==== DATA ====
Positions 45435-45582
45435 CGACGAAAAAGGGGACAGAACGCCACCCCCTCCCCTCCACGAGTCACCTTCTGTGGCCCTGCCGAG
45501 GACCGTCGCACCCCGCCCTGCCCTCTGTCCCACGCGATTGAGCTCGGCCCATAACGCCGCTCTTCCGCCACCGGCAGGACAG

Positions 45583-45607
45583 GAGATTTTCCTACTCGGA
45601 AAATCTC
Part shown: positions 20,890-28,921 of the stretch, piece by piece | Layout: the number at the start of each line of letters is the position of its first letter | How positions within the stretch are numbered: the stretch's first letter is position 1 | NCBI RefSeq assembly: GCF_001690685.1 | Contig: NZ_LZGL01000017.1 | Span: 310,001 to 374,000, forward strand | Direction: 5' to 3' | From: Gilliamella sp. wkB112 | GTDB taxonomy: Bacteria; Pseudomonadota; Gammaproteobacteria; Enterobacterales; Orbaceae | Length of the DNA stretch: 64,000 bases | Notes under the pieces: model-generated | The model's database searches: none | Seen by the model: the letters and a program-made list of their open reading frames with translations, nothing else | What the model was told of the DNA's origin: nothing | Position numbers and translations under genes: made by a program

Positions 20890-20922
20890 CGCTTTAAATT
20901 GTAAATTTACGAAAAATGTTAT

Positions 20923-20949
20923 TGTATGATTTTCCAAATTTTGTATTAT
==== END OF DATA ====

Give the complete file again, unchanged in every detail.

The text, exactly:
Positions 45435-45582
45435 CGACGAAAAAGGGGACAGAACGCCACCCCCTCCCCTCCACGAGTCACCTTCTGTGGCCCTGCCGAG
45501 GACCGTCGCACCCCGCCCTGCCCTCTGTCCCACGCGATTGAGCTCGGCCCATAACGCCGCTCTTCCGCCACCGGCAGGACAG

Positions 45583-45607
45583 GAGATTTTCCTACTCGGA
45601 AAATCTC
Part shown: positions 20,890-28,921 of the stretch, piece by piece | Layout: the number at the start of each line of letters is the position of its first letter | How positions within the stretch are numbered: the stretch's first letter is position 1 | NCBI RefSeq assembly: GCF_001690685.1 | Contig: NZ_LZGL01000017.1 | Span: 310,001 to 374,000, forward strand | Direction: 5' to 3' | From: Gilliamella sp. wkB112 | GTDB taxonomy: Bacteria; Pseudomonadota; Gammaproteobacteria; Enterobacterales; Orbaceae | Length of the DNA stretch: 64,000 bases | Notes under the pieces: model-generated | The model's database searches: none | Seen by the model: the letters and a program-made list of their open reading frames with translations, nothing else | What the model was told of the DNA's origin: nothing | Position numbers and translations under genes: made by a program

Positions 20890-20922
20890 CGCTTTAAATT
20901 GTAAATTTACGAAAAATGTTAT

Positions 20923-20949
20923 TGTATGATTTTCCAAATTTTGTATTAT